How to Lose Your Mind

after Annie Leibovitz
Watercolor and pencil
"Learning how to be still, to really be still and let life happen - that stillness becomes a radiance."
—Morgan Freeman
The advantage of practice

I have not been able to think clearly for hours. I blame it on a cluttered mind and temporary poor nutrition. And yet, I have work to do.

This is where discipline (also known as practice) comes in handy.

I could not decide what to write about. I could not decide what to draw or paint. So I followed a tried and true approach—
  • Quit thinking about it and make space,
  • Take imperfect action,
  • Do the best you can,
  • Let go of the results.
I picked up the closest image to hand (an Annie Leibovitz portrait of George Clooney in his house on Lake Cuomo) and made a quick sketch copy. Then I decided to write about my condition.

Rather than trying to engage my mind to figure it all out, I let go of the mental process and put pen, pencil and brush to paper, and fingers to the keyboard. I let go of any worry about results or perfection.

My muscles and practices are strong enough now after years of daily exercising to take action without over thinking. I might not hit whatever it is out of the park but at least I step up and swing the bat. Anyway, who knows? I might try something new, do something different. Learn something!

The truth is that in order to do any sort of creative work, we have to step out of the stream of thinking, find that space of stillness and then take action while letting go of attachment to the results.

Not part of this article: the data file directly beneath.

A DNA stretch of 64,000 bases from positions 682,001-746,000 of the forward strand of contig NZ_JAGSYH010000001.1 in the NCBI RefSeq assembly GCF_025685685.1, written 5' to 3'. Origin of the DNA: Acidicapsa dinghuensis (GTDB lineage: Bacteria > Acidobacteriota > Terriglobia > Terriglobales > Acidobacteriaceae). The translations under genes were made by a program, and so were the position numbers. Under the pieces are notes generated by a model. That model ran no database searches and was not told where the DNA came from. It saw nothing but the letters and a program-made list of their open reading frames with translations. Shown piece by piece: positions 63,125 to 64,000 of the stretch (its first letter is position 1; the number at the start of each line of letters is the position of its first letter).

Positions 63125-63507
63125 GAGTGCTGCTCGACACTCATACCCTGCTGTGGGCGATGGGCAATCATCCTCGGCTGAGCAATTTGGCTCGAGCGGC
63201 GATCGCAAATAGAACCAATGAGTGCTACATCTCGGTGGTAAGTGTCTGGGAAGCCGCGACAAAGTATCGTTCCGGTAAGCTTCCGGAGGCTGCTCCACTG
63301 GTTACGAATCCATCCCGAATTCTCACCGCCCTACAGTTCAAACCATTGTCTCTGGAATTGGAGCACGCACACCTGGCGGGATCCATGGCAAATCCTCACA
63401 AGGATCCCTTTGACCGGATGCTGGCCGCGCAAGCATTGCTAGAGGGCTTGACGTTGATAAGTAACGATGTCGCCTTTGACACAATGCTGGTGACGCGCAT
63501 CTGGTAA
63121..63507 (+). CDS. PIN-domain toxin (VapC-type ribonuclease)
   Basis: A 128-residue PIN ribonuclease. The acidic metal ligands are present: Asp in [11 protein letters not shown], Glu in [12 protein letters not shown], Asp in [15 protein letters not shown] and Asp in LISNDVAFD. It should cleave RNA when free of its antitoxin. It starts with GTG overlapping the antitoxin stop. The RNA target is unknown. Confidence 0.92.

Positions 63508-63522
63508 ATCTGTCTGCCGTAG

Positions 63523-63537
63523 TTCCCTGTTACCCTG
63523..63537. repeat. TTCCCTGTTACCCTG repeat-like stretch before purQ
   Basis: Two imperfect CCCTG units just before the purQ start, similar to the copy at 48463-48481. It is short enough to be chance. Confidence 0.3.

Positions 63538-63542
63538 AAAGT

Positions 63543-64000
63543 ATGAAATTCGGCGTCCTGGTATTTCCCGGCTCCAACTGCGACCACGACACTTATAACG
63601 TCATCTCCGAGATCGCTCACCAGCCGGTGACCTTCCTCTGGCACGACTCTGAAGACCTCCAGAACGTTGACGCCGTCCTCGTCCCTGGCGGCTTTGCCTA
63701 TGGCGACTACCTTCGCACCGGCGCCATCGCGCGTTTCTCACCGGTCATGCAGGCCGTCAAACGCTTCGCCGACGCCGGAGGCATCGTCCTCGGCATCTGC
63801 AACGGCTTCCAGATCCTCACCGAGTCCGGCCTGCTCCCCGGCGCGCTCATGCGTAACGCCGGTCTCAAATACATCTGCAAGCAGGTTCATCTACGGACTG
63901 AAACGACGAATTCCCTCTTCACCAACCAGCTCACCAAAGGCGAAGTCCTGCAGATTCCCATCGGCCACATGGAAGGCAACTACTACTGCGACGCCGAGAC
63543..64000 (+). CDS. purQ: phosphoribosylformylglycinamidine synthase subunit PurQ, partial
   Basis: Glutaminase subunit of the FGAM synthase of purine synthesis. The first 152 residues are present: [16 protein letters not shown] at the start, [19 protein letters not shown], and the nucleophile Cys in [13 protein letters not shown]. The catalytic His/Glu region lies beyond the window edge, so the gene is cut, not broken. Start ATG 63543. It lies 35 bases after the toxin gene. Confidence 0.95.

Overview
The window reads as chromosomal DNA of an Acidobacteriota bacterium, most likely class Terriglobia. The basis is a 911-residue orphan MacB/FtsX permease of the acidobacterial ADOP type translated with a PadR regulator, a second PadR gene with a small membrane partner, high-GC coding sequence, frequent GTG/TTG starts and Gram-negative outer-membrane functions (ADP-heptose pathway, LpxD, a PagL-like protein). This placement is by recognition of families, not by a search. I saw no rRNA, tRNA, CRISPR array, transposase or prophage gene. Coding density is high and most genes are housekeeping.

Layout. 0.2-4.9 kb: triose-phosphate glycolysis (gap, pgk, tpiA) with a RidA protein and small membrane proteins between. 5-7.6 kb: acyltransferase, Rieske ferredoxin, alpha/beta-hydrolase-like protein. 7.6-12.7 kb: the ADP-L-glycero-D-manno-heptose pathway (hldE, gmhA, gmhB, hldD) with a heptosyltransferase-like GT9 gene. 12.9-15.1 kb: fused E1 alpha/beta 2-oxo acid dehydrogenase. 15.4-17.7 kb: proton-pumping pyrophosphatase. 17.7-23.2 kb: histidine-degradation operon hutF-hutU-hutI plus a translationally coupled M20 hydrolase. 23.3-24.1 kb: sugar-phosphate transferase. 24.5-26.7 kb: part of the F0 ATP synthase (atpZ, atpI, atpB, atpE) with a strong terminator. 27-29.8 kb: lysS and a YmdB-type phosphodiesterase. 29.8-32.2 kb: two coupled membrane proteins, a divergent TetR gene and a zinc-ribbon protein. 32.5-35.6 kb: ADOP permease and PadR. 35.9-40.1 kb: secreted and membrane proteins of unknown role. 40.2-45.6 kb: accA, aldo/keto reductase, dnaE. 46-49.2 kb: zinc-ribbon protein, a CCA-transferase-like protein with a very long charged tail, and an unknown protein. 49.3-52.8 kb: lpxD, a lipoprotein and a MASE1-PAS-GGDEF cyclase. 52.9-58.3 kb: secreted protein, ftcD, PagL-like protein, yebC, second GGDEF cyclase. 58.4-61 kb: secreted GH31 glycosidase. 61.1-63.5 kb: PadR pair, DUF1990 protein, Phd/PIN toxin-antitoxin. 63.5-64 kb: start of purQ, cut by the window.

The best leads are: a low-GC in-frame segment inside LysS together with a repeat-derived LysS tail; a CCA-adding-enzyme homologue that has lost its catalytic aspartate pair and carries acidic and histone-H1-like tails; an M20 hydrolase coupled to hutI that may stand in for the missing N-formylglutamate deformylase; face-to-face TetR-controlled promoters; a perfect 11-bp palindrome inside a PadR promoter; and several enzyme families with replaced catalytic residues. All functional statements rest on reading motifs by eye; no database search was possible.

We all have days of muddled thinking and indecisiveness. If our muscles are primed and our habits are well enough established, we can carry out most of our work anyway.

It helps that I've established daily practices, but the most helpful practice has been learning to put my thinking aside in order to take action.

It's no coincidence that yesterday afternoon, a friend mentioned what is sometimes referred to as The Four Fold Way.
  • Show up
  • Pay attention
  • Tell the truth
  • Be open to outcome
Not unrelated!
"Spontaneous action is joyful action, and that is true creativity."
—Geshe Tenzin Wangyal Rinpoche

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Ask For Help

Give and Receive
Watercolor, 5 x 7
“When you're drowning, you don't say 'I would be incredibly pleased if someone would have the foresight to notice me drowning and come and help me,' you just scream."
― John Lennon
Ask for help

Within a few weeks of my move to Raleigh, my car broke down on a Saturday at noon, far from my temporary digs. I had no choice. I had to ask for help.

First I asked two men who were gabbing nearby. They came over and one made an educated guess about the problem which made sense. I called a tow truck.

On the way to the mechanic's, the (awesome) tow truck driver bragged (with good reason) about his children and, after parking my car outside the (closed) garage gates, drove me home because he thought it was too far for me to walk.

With paintings to frame and a show to install in a matter of days, I had a bunch of errands to run and the small matter of hauling my work to the gallery. I cobbled together a list of numbers and started making calls.

Complete strangers were more than happy to pick up and drop something off for me and to give me a lift and to help me haul my work to the gallery and to drive me home. I was passed from one helping hand to another, safely and sound, met some really great people and had fun getting to know each of them a little.

Here's what I was once again reminded of:

• We're all part of the same energetic fabric.
• Asking for, giving and allowing ourselves to receive help stitches and weaves that unfurling energetic fabric.
• We might hesitate to ask for help because we're afraid (that we'll look weak, stupid or become indebted.)
• When we're afraid to ask for, or to give help, we create a snag or a rip in that magical fabric of life (could fall through!)
• Helping others makes us feel really good.